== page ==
A missionary in Indonesia has said that the death toll from last month's ethnic clashes in Borneo was many times higher than official government estimates. While the authorities said just 400 people died in Sampit between 17-18 February, Fr Willibald Pfeuffer, Holy Family missionary and diocesan administrator of Palangkaraya, the provincial capital of Kalimantan, Indonesian Borneo, said more than 3,000 died in the violence between the indigenous Dayak and migrants from Madura. Fr Willibald, a German priest who has lived in Borneo for 28 years, told the Missionary News Service: "Many people died attempting to cross the Mentaya River, near Sampit. Others died while seeking refuge in the forest. When the Dayak found bodies on the road, they threw them in the river. 700 decapitated heads were recovered". He added: "On 19 February we found out that the Madurese wanted to attack the 'Don Bosco' mission of Sampit, where there are Dayak children. A young Dayak priest, another priest and six nuns work at the mission. Fortunately, a Madurese lady contacted the potential attackers and talked them out of their plan". Father Willibald said tensions had been building up for decades in the region as migrants from Madura island were flooding in and seen to be taking over the land of the native Dayak peoples.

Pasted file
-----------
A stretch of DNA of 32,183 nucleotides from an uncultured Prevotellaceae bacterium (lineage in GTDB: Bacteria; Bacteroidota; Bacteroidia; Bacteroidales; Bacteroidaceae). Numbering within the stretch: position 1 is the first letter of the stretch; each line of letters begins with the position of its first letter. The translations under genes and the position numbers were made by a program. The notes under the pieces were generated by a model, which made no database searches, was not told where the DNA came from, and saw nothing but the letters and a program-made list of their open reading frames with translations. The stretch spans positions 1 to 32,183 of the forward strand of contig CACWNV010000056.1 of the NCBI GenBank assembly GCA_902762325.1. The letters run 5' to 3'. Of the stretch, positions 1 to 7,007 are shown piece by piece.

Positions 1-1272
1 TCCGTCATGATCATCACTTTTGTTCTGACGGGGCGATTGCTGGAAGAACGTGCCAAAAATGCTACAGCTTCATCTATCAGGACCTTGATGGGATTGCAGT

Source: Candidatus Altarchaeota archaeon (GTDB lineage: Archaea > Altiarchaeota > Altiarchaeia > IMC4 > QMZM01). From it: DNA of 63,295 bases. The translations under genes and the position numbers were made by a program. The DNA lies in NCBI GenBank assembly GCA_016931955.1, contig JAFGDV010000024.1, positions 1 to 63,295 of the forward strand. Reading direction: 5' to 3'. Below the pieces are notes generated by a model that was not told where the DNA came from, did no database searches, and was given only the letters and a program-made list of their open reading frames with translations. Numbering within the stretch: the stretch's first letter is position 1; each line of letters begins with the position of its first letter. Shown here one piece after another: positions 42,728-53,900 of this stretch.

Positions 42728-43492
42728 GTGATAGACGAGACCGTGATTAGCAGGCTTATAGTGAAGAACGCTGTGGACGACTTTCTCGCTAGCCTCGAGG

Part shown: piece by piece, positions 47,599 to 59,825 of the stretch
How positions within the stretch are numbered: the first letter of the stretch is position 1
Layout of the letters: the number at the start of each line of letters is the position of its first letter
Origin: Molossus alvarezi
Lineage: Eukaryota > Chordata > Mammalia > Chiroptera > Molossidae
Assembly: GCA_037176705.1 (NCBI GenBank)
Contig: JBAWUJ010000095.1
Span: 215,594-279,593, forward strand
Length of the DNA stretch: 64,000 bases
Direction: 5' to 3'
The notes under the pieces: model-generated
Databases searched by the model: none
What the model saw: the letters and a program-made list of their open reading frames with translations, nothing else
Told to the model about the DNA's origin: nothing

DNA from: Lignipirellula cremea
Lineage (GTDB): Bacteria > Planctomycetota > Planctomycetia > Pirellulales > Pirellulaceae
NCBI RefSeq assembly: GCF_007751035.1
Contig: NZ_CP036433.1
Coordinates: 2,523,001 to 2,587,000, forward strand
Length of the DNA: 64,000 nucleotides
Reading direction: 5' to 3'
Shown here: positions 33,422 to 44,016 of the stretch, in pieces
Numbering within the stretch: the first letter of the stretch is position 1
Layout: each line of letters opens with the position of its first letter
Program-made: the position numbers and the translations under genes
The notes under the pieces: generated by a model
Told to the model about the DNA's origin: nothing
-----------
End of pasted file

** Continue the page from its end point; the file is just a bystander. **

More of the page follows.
UK & Ireland
Justice, Peace & Environment
Youth & Young Adults
Arts (Events, Shows & Exhibitions)
Obituaries & Tributes
Saint of the Day
Are you sure you want to delete this article? This can't be undone.